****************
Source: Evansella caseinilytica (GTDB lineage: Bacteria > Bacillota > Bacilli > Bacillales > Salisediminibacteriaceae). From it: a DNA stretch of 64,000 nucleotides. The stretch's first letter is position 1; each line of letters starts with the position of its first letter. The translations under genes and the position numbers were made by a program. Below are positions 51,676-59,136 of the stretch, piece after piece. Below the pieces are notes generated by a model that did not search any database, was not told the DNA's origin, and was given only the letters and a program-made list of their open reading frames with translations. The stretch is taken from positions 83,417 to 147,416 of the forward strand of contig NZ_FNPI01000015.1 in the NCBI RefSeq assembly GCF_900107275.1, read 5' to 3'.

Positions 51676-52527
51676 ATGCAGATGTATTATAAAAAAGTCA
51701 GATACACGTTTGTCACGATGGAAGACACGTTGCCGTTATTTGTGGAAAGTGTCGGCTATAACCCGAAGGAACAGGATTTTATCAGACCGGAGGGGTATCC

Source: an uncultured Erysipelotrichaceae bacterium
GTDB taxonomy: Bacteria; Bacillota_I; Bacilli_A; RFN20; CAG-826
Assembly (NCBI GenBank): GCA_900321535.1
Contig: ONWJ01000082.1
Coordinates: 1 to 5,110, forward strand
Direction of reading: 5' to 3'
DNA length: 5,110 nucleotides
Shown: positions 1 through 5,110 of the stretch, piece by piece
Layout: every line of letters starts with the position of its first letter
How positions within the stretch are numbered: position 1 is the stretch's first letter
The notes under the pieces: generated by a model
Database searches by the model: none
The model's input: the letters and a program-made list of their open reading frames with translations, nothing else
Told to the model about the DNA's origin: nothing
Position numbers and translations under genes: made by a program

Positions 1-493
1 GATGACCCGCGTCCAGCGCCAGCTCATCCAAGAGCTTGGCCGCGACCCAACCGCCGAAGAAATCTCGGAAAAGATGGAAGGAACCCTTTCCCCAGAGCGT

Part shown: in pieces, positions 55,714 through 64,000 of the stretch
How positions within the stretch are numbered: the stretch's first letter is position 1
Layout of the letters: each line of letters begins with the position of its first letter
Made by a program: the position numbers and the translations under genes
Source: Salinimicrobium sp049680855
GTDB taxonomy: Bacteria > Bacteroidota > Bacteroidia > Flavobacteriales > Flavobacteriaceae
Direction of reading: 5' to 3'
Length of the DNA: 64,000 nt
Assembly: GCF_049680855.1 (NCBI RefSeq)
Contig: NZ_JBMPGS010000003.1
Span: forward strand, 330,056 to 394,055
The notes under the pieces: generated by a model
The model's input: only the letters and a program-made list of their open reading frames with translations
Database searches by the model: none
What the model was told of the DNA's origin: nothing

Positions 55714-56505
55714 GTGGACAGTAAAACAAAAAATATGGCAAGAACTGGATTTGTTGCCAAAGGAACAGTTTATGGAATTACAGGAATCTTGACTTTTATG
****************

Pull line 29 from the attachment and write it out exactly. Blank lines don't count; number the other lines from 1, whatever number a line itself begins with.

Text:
Length of the DNA: 64,000 nt